Trump at NATO summit: I am fighting for a level playing field for our farmers

U.S. President Donald Trump on Wednesday sought to soothe the concerns of U.S. farmers, offering a reassurance that he has their interests in mind even as his saber-rattling on international trade has stoked fears of a trade war that could put the U.S. agriculture industry at risk.

“I am in Brussels, but always thinking about our farmers. Soy beans fell 50% from 2012 to my election. Farmers have done poorly for 15 years. Other countries trade barriers and tariffs have been destroying their businesses,” a post to the presidents Twitter account read. “I will open things up, better than ever before, but it cant go too quickly. I am fighting for a level playing field for our farmers, and will win!”

The post appeared as Trump was taking part Wednesday in the NATO summit in Brussels, where he has come face-to-face with many of the same world leaders with whom he clashed over trade at last months G7 summit. The U.S. president has long complained that his nation is the victim of unfair trade practices by the EU and has imposed tariffs on it, as well as on Canada and Mexico, in an effort to reset those trade relationships on terms more beneficial to the U.S.

The presidents tweet also appeared minutes after an appearance by Senator Chuck Grassley (R-Iowa) on Fox News “Fox & Friends,” where he said both he and his constituents are “very, very nervous” about the presidents trade policies, particularly as they pertain to the agriculture industry, which would be particularly vulnerable in a trade war.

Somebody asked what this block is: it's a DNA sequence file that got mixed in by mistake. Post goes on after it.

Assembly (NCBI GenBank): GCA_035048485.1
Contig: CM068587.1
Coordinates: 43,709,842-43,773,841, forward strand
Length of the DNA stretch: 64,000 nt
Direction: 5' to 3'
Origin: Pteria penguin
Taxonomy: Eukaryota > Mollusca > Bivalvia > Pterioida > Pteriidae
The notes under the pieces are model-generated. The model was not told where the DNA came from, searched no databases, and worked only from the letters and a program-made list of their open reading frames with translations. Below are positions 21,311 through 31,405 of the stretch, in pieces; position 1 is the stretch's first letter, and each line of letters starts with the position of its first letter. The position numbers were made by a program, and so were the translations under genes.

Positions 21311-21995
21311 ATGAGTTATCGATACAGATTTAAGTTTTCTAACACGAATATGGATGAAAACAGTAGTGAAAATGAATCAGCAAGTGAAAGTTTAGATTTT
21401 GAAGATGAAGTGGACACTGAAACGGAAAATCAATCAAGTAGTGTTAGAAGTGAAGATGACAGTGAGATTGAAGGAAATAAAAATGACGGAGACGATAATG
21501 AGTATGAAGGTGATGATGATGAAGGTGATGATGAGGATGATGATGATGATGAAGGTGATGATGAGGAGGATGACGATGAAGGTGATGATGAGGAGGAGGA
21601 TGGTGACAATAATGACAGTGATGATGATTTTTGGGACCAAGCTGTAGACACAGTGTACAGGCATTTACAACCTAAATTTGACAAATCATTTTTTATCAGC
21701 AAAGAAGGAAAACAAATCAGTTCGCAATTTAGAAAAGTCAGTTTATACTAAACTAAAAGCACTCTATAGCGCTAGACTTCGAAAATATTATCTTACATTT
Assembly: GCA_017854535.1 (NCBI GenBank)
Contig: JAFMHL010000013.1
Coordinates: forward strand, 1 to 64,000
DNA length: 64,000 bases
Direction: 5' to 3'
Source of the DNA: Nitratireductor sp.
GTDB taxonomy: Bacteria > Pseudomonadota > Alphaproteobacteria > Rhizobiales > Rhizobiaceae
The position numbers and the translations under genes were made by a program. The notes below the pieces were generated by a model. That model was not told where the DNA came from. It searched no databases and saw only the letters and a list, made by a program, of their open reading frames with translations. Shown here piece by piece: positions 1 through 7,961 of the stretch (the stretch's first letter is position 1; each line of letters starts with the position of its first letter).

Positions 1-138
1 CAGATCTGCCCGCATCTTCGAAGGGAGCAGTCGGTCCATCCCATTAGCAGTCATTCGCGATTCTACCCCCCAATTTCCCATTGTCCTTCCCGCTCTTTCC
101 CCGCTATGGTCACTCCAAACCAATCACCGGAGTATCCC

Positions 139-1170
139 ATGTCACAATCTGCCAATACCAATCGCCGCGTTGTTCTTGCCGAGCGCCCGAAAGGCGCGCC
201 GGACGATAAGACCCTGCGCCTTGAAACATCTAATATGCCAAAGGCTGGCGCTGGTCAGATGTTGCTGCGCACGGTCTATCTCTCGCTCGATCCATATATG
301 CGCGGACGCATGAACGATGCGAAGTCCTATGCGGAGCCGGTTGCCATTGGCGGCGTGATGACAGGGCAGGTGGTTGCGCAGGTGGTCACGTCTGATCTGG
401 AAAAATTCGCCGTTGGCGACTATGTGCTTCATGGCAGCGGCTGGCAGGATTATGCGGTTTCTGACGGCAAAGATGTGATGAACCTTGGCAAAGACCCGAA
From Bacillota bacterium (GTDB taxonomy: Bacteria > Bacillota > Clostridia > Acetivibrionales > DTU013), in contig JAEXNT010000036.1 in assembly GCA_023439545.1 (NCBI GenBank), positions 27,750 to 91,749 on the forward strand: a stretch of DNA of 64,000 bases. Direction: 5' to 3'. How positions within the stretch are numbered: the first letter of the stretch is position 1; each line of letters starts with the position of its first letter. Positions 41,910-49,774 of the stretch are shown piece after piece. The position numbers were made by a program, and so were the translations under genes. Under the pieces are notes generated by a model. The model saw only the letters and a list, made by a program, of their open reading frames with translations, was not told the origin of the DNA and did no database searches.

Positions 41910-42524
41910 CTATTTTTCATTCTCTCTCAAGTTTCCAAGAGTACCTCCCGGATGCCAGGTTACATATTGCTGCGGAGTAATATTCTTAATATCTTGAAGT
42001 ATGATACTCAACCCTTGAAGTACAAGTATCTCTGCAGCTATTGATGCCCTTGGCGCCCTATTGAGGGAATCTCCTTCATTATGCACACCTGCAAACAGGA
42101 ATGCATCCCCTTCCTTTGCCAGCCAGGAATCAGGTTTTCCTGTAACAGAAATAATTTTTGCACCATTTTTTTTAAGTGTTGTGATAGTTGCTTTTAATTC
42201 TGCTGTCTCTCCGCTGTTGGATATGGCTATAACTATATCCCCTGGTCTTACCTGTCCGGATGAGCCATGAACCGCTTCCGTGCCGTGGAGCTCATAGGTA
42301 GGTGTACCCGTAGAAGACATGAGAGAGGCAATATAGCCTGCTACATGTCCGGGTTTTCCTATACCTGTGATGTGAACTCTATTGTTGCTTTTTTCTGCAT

Grassley warned that the presidents tactics have the potential to be “catastrophic” not just for farmers or Iowans, but for the entire U.S. economy. The “uncertainty” wrought by Trumps threats, Grassley said, has already had a devastating impact.

“We do know this, that if the president, the negotiator is, brings these negotiations to the brink, and if he doesnt go over the brink, we know that its going to be better for the United States. But if he does go over the brink, its going to be catastrophic,” Grassley said. “And with the price of soybeans and corn falling way it has, its already been catastrophic if you want to sell your beans and corns today. If you wait a while, maybe you can do better. Or if you sold them two months ago you do better. But this has had very detrimental impact on current markets.”

Read this next: They Will Die in Tallinn: Estonia girds for war with Russia

Related Posts

Leave a Reply

Your email address will not be published. Required fields are marked *